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From The Lincoln Magazine: Redirecting Rejection–From Sidelines to State Champ

“Let me start with this: I am a reject,” said Rachel Westgate ’94 with a laugh. As a member of the 1993 Lincoln School State Championship Field Hockey Team, it’s hardly an accurate assessment, though her path to the podium was anything but predictable. “I am not your prototypical Hall of Fame athlete—I was never supposed to be a field hockey champion. I didn’t even make the team at first! But I will never forget what an incredible experience it was to be a part of a group of girls that accomplished what we did.”

Westgate, who attended Lincoln School from Grade 9–12 and is now a Middle School teacher in Foxboro, recently stood up in front of former classmates and fellow athletes at the Athletic Hall of Fame event, which honored Lynx who left a lasting impact on the school's athletic program. As the chosen representative for the 1993 State Championship Field Hockey Team, which was itself inducted for winning the school's first state championship in the sport, Westgate spoke about the steps she took, and those she missed, in order to be a part of the top team to play on the turf that year.

“When I came to Lincoln as a soccer player, my sister (Julia Westgate Lown ’91) bamboozled me into trying out for field hockey, which I had never played, so I didn’t even come close to making the team my first year,” said Westgate. “Luckily Coach Elcock found me the next day and said she had a proposition for me. She said, ‘You have no idea what you’re doing on the field… yet.’ And that ‘yet’ made all the difference.”

What Coach Ellen Elcock proposed was to join the team as a manager, and in return for keeping score during competitions, Westgate would get to learn the game by practicing with the JV team. As a seasoned soccer player before Lincoln, it was difficult to consider a proposition that simultaneously felt like a slight.

“I had never been rejected before. Things had always come very easily to me, and this sport, as it turns out, was pretty hard,” said Westgate. “But that ended up being the best thing. At Lincoln, it wasn’t ‘You’re not good enough!’ and that’s the end. It was ‘We have high standards, and you haven’t quite met them, but here’s a path for you.’ What a cool opportunity, and what a valuable lesson.”

After a year of practicing and learning the rules of the game from the sidelines, Westgate made the JV team as a sophomore, and eventually varsity in her junior and senior years. It was her senior year, 1993, when the Lynx secured the championship title.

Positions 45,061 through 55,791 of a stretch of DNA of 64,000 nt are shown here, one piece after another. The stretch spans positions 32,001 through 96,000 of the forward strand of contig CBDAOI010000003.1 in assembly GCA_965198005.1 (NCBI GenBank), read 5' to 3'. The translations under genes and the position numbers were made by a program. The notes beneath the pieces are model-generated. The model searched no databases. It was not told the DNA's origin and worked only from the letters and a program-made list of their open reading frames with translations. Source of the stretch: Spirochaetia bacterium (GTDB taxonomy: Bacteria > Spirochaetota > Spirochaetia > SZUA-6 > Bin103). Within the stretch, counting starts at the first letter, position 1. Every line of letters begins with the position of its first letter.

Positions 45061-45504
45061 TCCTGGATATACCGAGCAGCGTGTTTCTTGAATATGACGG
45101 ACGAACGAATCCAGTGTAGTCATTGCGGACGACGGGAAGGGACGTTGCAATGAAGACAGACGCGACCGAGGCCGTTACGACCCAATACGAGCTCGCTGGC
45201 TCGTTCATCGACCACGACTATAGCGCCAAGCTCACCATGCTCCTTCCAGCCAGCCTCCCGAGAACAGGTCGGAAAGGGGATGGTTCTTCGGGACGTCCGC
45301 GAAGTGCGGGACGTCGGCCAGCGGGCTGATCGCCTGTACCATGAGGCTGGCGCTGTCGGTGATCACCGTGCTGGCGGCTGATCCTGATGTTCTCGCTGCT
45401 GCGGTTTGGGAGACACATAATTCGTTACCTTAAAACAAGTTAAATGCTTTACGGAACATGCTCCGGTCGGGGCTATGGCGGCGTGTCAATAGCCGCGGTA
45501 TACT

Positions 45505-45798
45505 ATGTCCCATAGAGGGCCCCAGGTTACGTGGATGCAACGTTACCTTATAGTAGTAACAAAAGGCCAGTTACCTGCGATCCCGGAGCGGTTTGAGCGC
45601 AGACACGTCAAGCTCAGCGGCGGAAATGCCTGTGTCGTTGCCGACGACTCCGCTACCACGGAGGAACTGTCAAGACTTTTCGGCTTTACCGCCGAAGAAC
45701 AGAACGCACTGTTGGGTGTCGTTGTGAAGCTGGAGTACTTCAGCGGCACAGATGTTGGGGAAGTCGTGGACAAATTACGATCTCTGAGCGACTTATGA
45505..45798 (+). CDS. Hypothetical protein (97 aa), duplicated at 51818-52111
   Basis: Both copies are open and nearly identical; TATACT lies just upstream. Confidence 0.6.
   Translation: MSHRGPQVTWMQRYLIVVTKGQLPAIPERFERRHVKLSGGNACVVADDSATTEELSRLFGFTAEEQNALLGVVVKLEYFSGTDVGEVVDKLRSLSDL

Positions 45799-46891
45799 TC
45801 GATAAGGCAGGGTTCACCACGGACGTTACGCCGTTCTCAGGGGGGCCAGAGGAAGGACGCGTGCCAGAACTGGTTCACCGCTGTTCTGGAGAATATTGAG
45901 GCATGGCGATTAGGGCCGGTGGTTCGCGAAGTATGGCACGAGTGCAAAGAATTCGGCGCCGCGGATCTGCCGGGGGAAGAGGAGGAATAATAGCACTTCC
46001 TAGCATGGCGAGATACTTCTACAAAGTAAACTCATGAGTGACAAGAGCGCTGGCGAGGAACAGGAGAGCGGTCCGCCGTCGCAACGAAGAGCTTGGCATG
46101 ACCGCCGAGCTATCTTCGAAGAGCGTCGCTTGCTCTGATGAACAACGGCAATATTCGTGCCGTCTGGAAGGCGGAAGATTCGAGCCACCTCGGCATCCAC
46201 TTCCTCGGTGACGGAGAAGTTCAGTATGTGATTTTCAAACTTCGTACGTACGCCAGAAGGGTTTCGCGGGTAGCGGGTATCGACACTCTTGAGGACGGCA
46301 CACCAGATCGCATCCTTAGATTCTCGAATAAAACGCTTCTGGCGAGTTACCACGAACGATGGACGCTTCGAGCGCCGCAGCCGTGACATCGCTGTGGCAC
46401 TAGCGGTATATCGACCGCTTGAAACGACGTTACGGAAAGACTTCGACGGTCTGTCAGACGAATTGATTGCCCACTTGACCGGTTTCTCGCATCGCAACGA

“We were a great team, and not just because of talent, though we had some outstanding players. Coach Elcock had a way of finding what people were good at and everyone had a role to play and everyone did their job,” said Westgate. “That was the magic. We just kept winning. We had a lot of fun, and we had each other.”

Though bolstered by the sisterhood of sport, the final bit of magic, as it turns out, came directly from the hands of a hard-working, heartfelt, once-upon-a-time team reject.

“Yes, it’s true—I was a reject—but in the end, I worked harder than I ever had, and I surrounded myself with incredibly supportive people, and I ended up being the reject who made the championship-winning goal,” said Westgate, who won the storied game by scoring a goal in a penalty shootout.

And though she’s modest about her contributions to the team, she clearly recognizes the impact that being a Lynx continues to have on her life. 

“Being an athlete at Lincoln was formative for me. It taught me the value of camaraderie and perseverance and leadership and never, ever giving up,” said Westgate, who passes the value of sportswomanship on to her students. “I am a teacher now and I tell my students all the time: you will get rejected, but that doesn’t often say much about you, because people get rejected all the time. What does say a lot about who you are, is what you do in the face of that rejection. Own it. Embrace it. Redirect it. That’s what I learned on the Lincoln fields, and it hasn’t left me. It made me the person I am today.”

This piece was originally published in the Summer 2018 issue of The Lincoln Magazine

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